This article was originally published in the November/December 1994 issue of Home Energy Magazine. Some formatting inconsistencies may be evident in older archive content.



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Home Energy Magazine Online November/December 1994



Putting Energy-Efficient Lighting in Its Place

In the past, consumers greeted compact fluorescent lamps with mixed enthusiasm. Will new, improved bulbs and manufacturer attempts at mainstream marketing increase the popularity of the CFL in the home?

by Emily Polsby

Since the early 1980s, many utility companies have been puzzling over the paradox of consumers' attitudes towards the compact fluorescent lamp. Homeowners seemed happy enough to purchase CFLs as long as they were subsidized by the utility, but those same customers were unlikely to acquire CFLs on their own (see Consumers and Compact Fluorescents HE Nov/Dec '93, p. 11).

After several years of CFL programs, there is still no self-sustaining market for energy-efficient residential lighting products and many utilities are questioning the wisdom of continuing with [demand-side management] funding in this area, says Energy Strategy Reports (ESR) in their latest report on residential lighting. ESR (formerly Macro Consulting) prepared the Electric Power Research Institute (EPRI) report, Perceptions of Compact Fluorescent Lamps in the Residential Market,1 and has since examined consumer feelings about CFLs more closely, interviewing 4,004 consumers and finding out what lighting products were actually in their homes.

The results show some interesting trends in home lighting history. Table 1, for instance, suggests that the CFL has thus far failed to transform the home lighting market as a whole (see What Do They Mean by Market Transformation? p.43). But the news isn't all bad. Lighting manufacturers seem to be finally taking an interest in selling CFLs directly to the U.S. consumer, and they're putting their money where their mouth is.

Lighting manufacturers are the first to admit that the CFL is an evolving technology, and they have finally come up with a new generation of lamps that surmount most of the drawbacks of the earlier CFLs. All three of the major manufacturers (General Electric, Philips, and Osram Sylvania) along with Panasonic now produce miniaturized, electronic triple-biax lamps that offer warmer color rendition, more light output, and less temperature sensitivity. Because of their smaller size they can be used in a wider variety of applications. General Electric (G.E.) even offers an octo, or double-quad, miniature lamp that they claim will shatter the 100-watt equivalent barrier. (Until recently, screw-based, A-lamp replacement CFLs could shed only about the same number of lumens as a 90-watt incandescent.) Although they are still expensive and are incapable of dimming or three-way light, these new lamps could potentially make energy-efficient lighting common in American homes. But one small problem remains: People have to be able to find them.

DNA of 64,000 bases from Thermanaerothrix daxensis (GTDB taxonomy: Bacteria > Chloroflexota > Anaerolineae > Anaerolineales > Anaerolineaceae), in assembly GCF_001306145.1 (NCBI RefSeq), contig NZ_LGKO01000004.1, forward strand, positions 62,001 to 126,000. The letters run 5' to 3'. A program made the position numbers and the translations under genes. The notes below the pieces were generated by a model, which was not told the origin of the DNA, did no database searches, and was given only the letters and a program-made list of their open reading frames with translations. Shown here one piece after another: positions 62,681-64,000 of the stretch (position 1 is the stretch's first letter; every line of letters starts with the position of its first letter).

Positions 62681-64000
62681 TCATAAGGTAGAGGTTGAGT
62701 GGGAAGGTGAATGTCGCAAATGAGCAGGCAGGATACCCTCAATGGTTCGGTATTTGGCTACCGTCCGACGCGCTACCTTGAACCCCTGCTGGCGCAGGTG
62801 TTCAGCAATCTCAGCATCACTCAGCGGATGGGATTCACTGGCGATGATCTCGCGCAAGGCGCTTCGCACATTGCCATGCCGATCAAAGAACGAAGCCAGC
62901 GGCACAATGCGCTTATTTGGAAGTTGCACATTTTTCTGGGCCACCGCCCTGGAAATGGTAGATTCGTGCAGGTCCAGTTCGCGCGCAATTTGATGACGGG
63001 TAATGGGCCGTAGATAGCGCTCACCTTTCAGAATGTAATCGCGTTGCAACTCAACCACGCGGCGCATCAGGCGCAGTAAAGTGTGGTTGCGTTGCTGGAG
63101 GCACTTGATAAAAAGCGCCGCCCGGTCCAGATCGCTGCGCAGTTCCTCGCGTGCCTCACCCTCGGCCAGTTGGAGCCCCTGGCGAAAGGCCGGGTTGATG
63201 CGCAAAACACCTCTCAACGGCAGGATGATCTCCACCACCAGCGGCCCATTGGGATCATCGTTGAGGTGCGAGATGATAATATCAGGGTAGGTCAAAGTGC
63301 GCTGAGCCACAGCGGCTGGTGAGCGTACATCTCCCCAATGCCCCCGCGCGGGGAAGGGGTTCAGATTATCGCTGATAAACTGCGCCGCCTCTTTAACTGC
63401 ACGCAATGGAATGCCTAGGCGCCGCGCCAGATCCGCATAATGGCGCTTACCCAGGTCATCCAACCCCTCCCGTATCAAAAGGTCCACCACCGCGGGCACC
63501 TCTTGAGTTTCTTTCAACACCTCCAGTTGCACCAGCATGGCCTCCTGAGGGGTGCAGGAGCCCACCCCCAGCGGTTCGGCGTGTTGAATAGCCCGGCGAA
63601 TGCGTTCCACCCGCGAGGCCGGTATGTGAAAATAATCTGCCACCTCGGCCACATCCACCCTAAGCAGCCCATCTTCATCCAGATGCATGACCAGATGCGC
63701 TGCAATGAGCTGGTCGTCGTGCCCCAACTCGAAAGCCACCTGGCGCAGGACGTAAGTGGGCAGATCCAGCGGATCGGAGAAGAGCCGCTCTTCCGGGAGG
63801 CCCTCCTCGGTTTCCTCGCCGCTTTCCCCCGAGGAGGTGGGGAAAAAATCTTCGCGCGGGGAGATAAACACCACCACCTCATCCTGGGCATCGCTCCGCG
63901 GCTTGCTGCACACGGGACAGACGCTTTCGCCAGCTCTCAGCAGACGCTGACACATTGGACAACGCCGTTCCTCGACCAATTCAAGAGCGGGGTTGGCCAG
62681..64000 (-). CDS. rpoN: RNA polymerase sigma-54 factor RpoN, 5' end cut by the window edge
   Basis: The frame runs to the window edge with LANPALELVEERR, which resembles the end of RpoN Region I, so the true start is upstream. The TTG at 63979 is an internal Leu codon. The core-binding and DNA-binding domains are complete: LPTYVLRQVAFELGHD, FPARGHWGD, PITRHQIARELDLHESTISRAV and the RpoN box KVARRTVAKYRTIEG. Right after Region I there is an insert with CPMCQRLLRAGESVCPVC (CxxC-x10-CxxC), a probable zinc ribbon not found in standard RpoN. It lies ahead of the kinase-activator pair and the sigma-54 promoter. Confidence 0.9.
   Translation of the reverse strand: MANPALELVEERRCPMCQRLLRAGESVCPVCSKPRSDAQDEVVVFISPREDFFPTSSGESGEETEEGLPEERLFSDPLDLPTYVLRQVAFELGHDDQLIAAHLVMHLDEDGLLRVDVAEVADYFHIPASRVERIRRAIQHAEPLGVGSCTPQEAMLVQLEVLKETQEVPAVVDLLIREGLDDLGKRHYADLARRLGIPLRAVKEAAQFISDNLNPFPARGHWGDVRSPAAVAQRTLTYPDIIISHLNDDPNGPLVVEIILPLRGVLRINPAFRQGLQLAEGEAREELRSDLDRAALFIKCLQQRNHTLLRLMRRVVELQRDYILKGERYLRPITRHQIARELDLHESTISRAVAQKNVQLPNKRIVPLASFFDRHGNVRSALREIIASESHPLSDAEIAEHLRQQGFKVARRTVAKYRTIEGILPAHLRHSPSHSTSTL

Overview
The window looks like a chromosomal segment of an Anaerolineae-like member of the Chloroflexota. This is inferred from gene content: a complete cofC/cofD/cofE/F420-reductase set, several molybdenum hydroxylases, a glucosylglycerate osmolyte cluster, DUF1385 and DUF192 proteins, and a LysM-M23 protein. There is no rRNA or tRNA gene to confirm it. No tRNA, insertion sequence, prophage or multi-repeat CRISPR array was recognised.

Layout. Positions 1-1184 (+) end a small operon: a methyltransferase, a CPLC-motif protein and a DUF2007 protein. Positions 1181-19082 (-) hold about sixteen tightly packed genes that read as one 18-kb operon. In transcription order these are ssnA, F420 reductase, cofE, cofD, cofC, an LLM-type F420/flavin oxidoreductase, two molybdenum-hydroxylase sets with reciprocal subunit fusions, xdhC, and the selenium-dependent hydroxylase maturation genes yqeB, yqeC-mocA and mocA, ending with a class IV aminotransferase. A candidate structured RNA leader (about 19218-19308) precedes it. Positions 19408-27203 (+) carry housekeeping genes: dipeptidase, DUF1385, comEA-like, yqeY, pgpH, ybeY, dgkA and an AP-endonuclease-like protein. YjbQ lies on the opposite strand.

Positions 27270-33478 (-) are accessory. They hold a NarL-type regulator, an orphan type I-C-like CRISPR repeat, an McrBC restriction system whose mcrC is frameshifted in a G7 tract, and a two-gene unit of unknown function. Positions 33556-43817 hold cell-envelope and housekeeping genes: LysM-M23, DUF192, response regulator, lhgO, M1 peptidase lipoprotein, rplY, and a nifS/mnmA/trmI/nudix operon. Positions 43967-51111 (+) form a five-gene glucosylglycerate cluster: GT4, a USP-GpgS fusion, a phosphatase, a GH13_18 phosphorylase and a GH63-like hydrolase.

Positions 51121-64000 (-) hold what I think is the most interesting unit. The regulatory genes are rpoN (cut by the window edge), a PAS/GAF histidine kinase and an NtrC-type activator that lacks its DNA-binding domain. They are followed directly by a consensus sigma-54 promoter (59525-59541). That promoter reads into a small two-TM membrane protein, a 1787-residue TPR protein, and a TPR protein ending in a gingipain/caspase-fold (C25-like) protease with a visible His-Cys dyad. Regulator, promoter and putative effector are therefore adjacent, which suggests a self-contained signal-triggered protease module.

How Lighting Products Are Distributed (or Not)

CFLs have been conspicuously absent from the usual places where Americans buy lighting products. Consumers may have screwed in the bulb that the utility company gave them a coupon for two years ago, but when they go to replace it, chances are they will have difficulty finding another. Why?

As a nation, we buy most of our light bulbs at the grocery store. Grocery stores typically carry only one brand of bulb because of exclusivity agreements. Because G.E. dominates the U.S. residential lighting market with well over 50% market share (when most people go to the store they only have G.E. lights to pick from), it is tempting to blame them. Gary Gumz, G.E.'s manager for marketing research and trade relations, points out that they can't force grocery stores to carry anything they don't want. The grocery stores are always worried about anything too expensive that they think they can't sell, he says.

Like the other major manufacturers, G.E. says that what will save the CFL is the fact that consumers are purchasing more and more of their lighting products in other stores--hardware, home improvement (Home Depot, Home Base), and discount general merchandise (Target, Wal-Mart) stores--and that they're much more willing to spend large amounts of money on lighting products in this type of store. As light bulbs become thought of less as a commodity like eggs and milk, and more as a home improvement purchase, price sensitivity will go down.